8 course beer tasting Social with No 8 Thorpe Road

Fabulous event hosted by No 8 Thorpe Road – The Business Rooms in Norwich on Saturday 9th May 2015.

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There will be 8 different beers, each matched with a different course for you to enjoy, so come along for a great fun filled evening. We will be trying all sorts of beer, light, dark, traditional and modern, with something for everyone, food will feature the regions best producers.

Tickets are £25 a head, and available from No 8 Thorpe Road, call to book direct  01603 473732 and please advise of any dietary requirements at time of booking.

On a Piggy Mission: 4

CHOPS! I love a pork chop, the crispy skin, the juicy meat, and then picking them up after and nibbling the meat off. I always think you can tell the quality of  a chop by just cooking it plain, perhaps a little salt and pepper. It should smell like a porky heaven, and of course not leak any scary white stuff as it cooks. (The white stuff is often just a watery solution injected into the meat to make it heavier). A good quality chop wont have this, it will the most surprising thing you eat if you’ve only had supermarket ones before.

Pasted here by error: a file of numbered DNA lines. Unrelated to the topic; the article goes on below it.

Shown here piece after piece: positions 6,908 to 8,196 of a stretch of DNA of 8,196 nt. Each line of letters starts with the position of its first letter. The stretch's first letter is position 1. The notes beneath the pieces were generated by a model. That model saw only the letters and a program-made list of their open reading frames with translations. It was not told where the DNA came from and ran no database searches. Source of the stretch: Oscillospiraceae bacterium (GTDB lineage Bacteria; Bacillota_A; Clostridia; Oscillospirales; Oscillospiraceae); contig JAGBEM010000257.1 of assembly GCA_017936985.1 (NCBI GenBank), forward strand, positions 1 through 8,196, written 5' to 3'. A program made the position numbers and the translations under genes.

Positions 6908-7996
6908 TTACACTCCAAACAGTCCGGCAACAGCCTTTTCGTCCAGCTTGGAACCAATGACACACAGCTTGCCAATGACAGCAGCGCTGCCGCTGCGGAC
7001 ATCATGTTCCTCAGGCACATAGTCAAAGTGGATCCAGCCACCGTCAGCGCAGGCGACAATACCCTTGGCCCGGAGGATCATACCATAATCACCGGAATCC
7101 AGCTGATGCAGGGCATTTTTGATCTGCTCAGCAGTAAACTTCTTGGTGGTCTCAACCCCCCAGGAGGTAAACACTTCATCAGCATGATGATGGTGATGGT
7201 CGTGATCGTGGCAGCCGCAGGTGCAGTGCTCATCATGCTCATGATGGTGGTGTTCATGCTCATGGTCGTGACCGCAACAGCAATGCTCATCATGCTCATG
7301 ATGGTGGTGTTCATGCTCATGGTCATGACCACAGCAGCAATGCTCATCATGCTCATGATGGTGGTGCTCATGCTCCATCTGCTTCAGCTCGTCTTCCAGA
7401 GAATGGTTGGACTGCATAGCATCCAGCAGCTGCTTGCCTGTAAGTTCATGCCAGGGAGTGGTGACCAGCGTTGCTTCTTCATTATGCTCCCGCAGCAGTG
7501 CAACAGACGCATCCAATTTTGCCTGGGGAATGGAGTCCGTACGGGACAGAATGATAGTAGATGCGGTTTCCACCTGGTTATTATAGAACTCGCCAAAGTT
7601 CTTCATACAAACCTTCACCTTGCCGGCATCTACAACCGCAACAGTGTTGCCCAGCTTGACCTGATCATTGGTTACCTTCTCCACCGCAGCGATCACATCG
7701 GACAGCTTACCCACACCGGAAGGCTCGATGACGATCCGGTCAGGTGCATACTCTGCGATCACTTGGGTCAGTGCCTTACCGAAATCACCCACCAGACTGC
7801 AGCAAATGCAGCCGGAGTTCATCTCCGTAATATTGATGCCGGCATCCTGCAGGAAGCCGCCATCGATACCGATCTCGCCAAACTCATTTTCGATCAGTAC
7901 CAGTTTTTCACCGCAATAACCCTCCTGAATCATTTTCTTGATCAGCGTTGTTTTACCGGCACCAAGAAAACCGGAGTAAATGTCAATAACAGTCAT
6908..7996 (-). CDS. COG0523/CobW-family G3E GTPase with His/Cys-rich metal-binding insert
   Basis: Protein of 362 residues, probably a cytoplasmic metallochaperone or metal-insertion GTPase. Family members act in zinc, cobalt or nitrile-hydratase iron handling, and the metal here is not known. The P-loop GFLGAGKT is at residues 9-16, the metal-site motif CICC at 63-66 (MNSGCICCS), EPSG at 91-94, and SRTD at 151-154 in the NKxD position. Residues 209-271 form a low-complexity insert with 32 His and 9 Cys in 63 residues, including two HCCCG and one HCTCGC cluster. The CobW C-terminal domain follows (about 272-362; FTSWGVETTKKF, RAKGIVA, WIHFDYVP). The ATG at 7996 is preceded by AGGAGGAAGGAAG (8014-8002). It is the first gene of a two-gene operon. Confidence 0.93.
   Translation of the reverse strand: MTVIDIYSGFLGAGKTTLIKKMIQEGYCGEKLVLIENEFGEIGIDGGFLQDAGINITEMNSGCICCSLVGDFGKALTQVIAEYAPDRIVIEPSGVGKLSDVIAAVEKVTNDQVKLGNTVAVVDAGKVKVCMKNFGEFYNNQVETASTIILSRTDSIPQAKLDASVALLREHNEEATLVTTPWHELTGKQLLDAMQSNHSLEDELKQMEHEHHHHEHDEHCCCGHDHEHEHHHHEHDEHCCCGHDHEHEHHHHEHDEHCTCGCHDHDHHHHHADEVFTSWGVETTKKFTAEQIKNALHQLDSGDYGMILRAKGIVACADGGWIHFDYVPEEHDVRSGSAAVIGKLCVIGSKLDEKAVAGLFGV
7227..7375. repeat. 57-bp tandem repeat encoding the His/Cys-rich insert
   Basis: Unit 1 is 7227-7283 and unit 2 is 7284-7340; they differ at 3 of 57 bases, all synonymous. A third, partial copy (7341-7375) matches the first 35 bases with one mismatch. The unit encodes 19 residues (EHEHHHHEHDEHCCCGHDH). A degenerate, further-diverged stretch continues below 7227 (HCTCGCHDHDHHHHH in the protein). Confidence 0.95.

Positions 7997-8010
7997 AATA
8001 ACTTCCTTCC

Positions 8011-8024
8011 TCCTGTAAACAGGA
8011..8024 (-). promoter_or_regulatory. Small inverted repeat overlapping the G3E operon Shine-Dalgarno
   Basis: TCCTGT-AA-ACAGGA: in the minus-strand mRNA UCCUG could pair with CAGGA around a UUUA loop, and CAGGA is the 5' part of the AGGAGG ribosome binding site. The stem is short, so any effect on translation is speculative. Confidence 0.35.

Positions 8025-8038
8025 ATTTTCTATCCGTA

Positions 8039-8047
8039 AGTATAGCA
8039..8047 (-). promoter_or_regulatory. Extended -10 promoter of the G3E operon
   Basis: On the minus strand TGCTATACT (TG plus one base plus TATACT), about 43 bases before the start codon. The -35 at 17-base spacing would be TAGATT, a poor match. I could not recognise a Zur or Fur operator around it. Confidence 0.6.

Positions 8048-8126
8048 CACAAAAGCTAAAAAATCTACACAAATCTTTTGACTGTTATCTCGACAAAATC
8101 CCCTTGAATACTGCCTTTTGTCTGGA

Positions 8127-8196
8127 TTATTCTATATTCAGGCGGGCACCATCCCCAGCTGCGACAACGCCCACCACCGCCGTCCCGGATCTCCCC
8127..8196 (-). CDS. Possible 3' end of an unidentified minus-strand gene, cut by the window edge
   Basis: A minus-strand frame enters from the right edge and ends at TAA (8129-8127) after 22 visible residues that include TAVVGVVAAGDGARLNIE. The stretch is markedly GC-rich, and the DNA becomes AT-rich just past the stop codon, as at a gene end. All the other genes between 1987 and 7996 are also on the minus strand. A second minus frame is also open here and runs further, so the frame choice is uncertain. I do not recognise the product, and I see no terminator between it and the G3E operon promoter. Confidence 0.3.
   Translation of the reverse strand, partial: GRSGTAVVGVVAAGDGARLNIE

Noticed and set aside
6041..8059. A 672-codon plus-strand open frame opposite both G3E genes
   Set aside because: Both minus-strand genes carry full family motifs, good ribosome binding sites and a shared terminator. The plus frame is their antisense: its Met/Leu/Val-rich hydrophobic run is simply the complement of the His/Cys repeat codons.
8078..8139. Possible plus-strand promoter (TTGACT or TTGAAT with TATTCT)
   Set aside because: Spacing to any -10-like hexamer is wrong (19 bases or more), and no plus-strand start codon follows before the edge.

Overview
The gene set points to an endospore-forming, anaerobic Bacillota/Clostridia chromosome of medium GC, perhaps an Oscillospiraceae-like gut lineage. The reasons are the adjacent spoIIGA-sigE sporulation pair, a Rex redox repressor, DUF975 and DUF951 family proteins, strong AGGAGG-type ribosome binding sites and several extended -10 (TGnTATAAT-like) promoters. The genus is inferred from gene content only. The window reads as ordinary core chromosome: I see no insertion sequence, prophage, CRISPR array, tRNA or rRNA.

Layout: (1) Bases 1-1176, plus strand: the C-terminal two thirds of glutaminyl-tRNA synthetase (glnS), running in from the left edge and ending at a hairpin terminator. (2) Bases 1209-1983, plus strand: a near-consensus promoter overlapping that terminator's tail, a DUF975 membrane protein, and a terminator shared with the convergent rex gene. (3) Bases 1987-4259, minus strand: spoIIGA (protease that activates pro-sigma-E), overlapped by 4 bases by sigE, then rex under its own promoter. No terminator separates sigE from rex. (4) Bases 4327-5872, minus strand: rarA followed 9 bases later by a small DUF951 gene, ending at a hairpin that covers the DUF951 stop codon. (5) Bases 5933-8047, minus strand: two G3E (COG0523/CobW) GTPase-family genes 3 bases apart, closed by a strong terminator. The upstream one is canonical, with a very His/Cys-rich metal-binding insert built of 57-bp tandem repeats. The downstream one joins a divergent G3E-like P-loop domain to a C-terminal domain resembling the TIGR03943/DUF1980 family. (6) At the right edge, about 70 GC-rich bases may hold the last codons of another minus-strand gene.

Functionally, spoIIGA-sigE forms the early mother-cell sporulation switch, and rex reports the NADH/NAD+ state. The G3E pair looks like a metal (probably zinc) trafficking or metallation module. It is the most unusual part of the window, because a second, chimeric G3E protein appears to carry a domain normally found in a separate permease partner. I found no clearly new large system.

Anyway, sometimes I do think they need a little jazzing up, after all, imagine if you never had béarnaise sauce to dunk your chips in? I have a stunning range of spice mixes and rubs courtesy of The Urban Spice Man AKA The Zaps on Twitter. He creates mouth tingling concoctions with the most unusual names. My go to spice mix of his for chops is called Liars Club. The ingredients are closely guarded secrets, but I am fairly sure this has paprika, chilli and perhaps some fennel in there too – perfect in my opinion with pork.

So, to create these spicy chops you will need:

1 tbsp Liars Club Mix

Juice of 1 lemon

2 tsp oil

salt and pepper
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Mix the ingredients together and rub all over the chops, let them marinade for at least an hour.

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Bake or grill or BBQ. I bake them at 180 for about 20 mins (these are quite thick)